It was just an old jalopy legally repossessed by his credit union . . . until he filed a bankruptcy petition and the red lights of the automatic stay started flashing. Smokey pulled the lender over and started issuing citations so be forewarned, put your hazard lights on and drive carefully through the postpetition fog, because this decision is relevant to all secured creditors under all Bankruptcy Code Chapters, not just car lenders under Chapter 13. In a recent Second Circuit decision, the Court affirmed the judgment of the United States District Court for the Northern District of New York, which concluded that a secured creditor violated the Bankruptcy Code’s automatic stay by refusing to return a 4-banger that it had legally repossessed several days before plaintiff filed for relief under Chapter 13 of the Bankruptcy Code. In re Weber (Weber v. SEFCU), No. 12-1632-bk (2d Cir. May 8, 2013). A copy of the decision can be foundHERE.
Secured creditors own the road of repossession outside of bankruptcy. But cross that line into postpetition country and the traffic laws back home no longer apply. The rule of the automatic stay under section 362 of the Bankruptcy Code is expansive. It extends so far as to require the turnover of property of the estate that was legally seized prepetition—so long as the debtor retains even an equitable interest in such property under state law. Moreover, failure to turn over such property to the estate after knowing the owner filed a bankruptcy petition subjects the lender to liability for damages, costs and fees for willful violation of the automatic stay—regardless of what the road signs indicated.
Property of the estate is defined broadly under section 541(a) of the Bankruptcy Code to include “all legal or equitable interests in property as of the commencement of the case.” Section 542(a) of the Bankruptcy Code requires any entity in possession, custody or control of certain property of the estate to deliver such property to the trustee. In tandem with those sections, section 362 of the Bankruptcy Code in turn shelters such property of the estate from creditor action by implementing an automatic stay.
Here, the debtor retained an equitable interest in a repossessed beater under New York state law, which entitled the debtor to certain rights in connection with the clunker and rendered such interest property of the estate under section 541. After it knew of the bankruptcy filing, lender SEFCU retained the jalopy in reliance on In re Alberto, a decision from the District Court of the Northern District of New York concluding that a secured lender had no obligation to return a repossessed slab upon a subsequent bankruptcy filing until the debtor took an affirmative action to reclaim it, such as obtaining a turnover order, and that such possession did not meanwhile constitute an exercise of control over property of the estate. The District Court reasoned that the creditor did not act to obtain possession or exercise control of the old barge in violation of the stay because the debtor no longer had a possessory interest in his ride and the creditor had lawfully taken possession.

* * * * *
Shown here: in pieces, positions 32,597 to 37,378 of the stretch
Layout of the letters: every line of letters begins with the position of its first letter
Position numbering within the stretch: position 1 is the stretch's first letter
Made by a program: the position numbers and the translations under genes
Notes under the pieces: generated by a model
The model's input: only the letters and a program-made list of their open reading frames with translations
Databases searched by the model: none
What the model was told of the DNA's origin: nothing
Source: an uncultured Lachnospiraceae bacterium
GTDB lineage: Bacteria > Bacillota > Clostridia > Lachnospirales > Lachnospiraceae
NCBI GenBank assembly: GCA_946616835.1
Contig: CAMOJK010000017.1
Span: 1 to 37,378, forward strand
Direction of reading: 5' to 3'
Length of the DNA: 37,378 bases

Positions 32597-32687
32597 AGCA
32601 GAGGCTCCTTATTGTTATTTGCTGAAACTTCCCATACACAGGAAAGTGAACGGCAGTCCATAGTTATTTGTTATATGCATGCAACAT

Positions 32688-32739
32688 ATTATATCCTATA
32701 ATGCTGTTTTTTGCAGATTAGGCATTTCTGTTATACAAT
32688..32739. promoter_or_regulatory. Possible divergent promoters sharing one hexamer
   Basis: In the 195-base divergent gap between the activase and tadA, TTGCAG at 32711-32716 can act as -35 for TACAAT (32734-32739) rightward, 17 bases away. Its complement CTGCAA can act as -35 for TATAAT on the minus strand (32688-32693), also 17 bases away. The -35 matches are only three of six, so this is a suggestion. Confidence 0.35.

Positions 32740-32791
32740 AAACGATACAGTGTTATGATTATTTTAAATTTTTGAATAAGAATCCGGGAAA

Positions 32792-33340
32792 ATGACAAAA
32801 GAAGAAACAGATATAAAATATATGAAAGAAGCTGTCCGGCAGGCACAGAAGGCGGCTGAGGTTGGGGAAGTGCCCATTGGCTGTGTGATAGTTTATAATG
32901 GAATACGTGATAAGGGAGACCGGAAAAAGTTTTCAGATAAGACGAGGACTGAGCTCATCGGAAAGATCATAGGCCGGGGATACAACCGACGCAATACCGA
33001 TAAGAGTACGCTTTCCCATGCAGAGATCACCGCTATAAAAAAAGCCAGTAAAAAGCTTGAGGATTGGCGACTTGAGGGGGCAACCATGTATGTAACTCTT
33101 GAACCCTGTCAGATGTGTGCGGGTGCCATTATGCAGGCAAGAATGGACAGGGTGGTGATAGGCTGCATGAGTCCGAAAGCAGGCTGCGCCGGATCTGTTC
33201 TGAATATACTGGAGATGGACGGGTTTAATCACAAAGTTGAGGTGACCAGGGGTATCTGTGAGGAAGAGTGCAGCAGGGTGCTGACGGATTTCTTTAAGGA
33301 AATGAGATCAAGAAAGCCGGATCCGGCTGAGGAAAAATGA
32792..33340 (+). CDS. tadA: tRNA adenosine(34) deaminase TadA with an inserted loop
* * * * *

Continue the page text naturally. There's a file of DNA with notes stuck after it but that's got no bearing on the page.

Rejecting the District Court’s reasoning, the Second Circuit relied on a majority of other circuits which conclude that an estate’s equitable interest in property entitles it to turnover of such property. Such courts reason that the primary goal of reorganization is to assemble all property of the estate, even property seized prepetition, in an attempt to rehabilitate the debtor—and that assets should be used productively to such end in the physical custody of the debtor—even if the property interest held by the debtor would not entitle the debtor to physical possession under state law. The Court held that the plain language of the Bankruptcy Code requires turnover under section 542(a) and that a secured creditor may request adequate protection only upon such turnover—not before. Thus, SEFCU was in flagrant violation of the automatic stay, regardless of the Alberto highway signage.
SEFCU was heading down a one-way street. Not only did it have to turn the car around and take the long road home, but the advertising was there to issue a “safe driving award.” The Court held SEFCU liable for plaintiff’s damages, costs and attorneys’ fees for willful violation of the automatic stay under section 362(k). SEFCU argued in vain that it was protected by its good faith reliance on In re Alberto. However, the Court held that 362(k) does not require specific intent to violate the automatic stay. A creditor willfully violates the automatic stay by merely (i) knowing of the bankruptcy petition and (ii) possessing general intent to perform the act that violates the automatic stay.
So check the tires on your caddy, always use your blinkers, keep a watchful eye out for Tijuana Taxis and Sunoco Specials, and give the debtor back his rust bucket if he files for bankruptcy protection.© 2013 Bracewell & Giuliani LLP